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Category Archives: Book of Revelation

The Seven Blessings of the Apocalypse

seven beatitudes of revelation

from Google Images

In Revelation 1:2 John describes himself as one who bore record of the word of God, the testimony of Jesus and all the things he saw (cf. 1John 1:1-4), and here tells us that blessings are pronounced upon all who read, believe and obey the testimony he reveals, about what was given to Jesus (Revelation 1:3). The reason folks were blessed, if they read, heard and heeded John’s testimony, was because its fulfillment was at hand. John’s readers were persecuted (cf. Revelation 1:9), and John’s testimony was to give them hope. He who endured would be blessed. Read the rest of this entry »

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Posted by on January 20, 2019 in Book of Revelation

 

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John’s Prologue

john's prologue

from Google Images

Understanding when the Apocalypse (the Book of Revelation) was written is very, very critical to one’s eschatology. After all, if it was written by John, late in the first century AD, as most scholars believe today, then there was no event at that time (90-100 AD) that would provide the framework into which we could place this prophecy. Therefore, we must look for its fulfillment after the first century AD. On the other hand, if the Book of Revelation was written earlier in the first century AD, during the lives of the Apostles, Peter and Paul, then this prophecy would fit very well within the framework of the Lord’s judgment upon Jerusalem cir. 66 – 70 AD! Read the rest of this entry »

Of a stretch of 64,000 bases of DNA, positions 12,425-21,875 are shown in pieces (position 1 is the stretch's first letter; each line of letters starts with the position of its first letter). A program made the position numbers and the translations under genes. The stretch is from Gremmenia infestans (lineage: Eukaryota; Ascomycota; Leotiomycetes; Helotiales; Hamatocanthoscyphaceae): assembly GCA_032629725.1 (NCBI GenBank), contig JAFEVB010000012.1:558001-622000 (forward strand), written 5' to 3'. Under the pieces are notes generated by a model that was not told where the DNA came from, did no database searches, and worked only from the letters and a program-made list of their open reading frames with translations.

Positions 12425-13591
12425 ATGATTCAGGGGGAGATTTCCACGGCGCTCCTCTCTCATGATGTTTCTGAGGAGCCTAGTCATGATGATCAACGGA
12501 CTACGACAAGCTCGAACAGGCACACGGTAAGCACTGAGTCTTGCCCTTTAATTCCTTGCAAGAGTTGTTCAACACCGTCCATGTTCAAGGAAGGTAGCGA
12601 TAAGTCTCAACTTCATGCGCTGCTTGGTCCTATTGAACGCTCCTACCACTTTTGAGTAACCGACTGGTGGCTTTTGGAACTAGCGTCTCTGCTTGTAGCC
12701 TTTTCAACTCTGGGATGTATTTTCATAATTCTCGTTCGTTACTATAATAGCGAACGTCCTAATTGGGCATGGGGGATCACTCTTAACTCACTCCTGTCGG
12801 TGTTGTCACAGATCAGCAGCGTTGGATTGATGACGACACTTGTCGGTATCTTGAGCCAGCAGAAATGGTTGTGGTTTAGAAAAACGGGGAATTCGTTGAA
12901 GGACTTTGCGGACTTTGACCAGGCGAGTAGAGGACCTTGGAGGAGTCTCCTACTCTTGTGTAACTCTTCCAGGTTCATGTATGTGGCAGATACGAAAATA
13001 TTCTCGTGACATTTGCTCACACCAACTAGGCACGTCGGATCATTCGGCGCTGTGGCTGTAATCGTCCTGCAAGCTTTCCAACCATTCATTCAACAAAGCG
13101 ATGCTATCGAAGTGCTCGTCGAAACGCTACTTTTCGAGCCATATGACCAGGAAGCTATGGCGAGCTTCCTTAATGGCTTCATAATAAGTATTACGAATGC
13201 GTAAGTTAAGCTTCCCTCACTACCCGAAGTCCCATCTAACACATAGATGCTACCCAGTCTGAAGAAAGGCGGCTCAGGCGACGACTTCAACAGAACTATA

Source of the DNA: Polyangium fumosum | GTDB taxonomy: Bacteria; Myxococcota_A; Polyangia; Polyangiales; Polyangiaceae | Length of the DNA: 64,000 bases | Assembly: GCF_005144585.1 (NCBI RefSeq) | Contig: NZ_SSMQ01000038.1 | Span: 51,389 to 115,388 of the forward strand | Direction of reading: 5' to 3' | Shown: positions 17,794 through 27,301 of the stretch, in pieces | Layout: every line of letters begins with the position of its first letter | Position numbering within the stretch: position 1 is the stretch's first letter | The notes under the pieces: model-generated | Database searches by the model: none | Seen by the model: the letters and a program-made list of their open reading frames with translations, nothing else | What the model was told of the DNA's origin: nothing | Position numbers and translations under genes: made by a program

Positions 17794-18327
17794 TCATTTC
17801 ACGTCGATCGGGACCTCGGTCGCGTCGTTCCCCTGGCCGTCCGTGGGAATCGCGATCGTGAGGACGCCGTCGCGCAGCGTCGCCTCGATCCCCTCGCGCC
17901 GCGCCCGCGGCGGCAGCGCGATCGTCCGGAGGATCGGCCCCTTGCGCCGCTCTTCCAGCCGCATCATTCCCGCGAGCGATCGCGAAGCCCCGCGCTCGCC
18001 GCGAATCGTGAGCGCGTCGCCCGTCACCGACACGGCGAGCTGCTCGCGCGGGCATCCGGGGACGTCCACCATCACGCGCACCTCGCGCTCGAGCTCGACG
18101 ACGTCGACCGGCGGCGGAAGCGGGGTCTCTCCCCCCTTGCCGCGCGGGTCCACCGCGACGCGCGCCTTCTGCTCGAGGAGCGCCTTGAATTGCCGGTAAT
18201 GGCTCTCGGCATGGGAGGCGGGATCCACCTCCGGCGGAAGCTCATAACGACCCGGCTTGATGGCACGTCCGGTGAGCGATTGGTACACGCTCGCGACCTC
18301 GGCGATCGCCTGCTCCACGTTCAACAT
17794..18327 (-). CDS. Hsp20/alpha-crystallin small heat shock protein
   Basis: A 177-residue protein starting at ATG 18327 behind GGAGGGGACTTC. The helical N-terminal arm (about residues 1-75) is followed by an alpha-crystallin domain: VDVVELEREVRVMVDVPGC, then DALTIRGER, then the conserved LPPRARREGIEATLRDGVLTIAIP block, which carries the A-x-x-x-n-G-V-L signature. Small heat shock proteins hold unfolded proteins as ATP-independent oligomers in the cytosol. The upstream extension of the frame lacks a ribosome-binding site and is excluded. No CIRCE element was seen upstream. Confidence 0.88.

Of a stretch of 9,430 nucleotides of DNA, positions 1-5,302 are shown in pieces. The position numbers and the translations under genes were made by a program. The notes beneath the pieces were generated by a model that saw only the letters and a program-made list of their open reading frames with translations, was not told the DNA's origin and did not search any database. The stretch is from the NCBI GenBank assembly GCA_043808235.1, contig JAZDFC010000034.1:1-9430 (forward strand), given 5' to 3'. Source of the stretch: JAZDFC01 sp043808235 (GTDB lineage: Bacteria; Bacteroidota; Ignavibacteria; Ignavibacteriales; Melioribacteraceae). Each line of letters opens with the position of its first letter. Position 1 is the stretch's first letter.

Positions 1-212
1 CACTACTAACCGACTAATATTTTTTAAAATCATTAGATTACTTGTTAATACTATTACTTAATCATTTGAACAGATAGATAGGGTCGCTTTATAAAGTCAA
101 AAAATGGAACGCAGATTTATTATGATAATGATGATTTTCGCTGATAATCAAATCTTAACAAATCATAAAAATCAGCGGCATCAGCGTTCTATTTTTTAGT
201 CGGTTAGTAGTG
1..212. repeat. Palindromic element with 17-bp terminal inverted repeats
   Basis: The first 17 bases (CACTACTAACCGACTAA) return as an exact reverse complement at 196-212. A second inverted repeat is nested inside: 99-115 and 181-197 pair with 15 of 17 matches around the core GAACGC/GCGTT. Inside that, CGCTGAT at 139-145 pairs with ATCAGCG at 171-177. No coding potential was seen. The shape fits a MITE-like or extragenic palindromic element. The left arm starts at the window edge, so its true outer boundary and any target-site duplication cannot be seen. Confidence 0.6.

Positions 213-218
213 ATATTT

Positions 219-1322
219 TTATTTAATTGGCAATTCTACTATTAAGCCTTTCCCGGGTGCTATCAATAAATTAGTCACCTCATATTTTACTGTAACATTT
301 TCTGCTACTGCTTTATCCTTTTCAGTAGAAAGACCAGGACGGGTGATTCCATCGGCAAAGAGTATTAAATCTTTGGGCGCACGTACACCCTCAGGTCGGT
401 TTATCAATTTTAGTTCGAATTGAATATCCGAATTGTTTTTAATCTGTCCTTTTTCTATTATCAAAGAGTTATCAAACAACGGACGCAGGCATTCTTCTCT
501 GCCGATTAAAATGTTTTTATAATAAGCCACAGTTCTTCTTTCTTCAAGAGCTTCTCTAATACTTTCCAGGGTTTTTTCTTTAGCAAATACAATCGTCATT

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Posted by on January 17, 2019 in Apocalypse, Book of Revelation

 

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The Apocalypse and the Transfiguration

transfiguration

from Google Images

What could the Book of Revelation possibly have in common with Jesus’ Transfiguration (Matthew 17:1-8; Mark 9:2-8; Luke 9:28-36)? This is a question I had before I heard a preacher[1] speak of it, but I have to tell you, it makes a lot of sense. What the Transfiguration does for the Apocalypse is to place it in a context that demands that the book was written prior to the Jews’ war with Rome cir. 66-70 AD. The context of the Apocalypse is the Day of the Lord, or the Coming of Jesus.[2] The context of the Transfiguration is the Day of the Lord, or the Lord’s parousia (G3952), according to Peter (2Peter 1:16-18)! Interestingly, I’ve never put Revelation 1:1 together with Matthew 17:1-8 and 2Peter 1:16-18, but you can see how they all fit together. They all speak of the Second Coming and, therefore, the Day of the Lord. Read the rest of this entry »

 
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Posted by on January 15, 2019 in Apocalypse, Book of Revelation

 

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The Coming of Jesus, the Messiah

apocalypse - 2

from Google Images

The last book of our Bible has become an enigma for nearly everyone who reads it, today. For example, Christian critic and biblical scholar, Elaine Pagels, claims the Apocalypse wasn’t even written by a Christian, as we understand the term. She says: “There’s no indication that (the author) read Jesus’ Sermon on the Mount or that he read the gospels or Paul’s letters… He doesn’t even say ‘Jesus died for your sins.’”[1] The problem with Ms. Pagels’ conclusion is that it is either uninformed or purposely dishonest. Actually, not one book in the New Covenant scriptures says: “Jesus died for your sins,” but Revelation 1:5 seems to come fairly close: “Unto him that loved us, and washed us from our sins in his own blood.” Read the rest of this entry »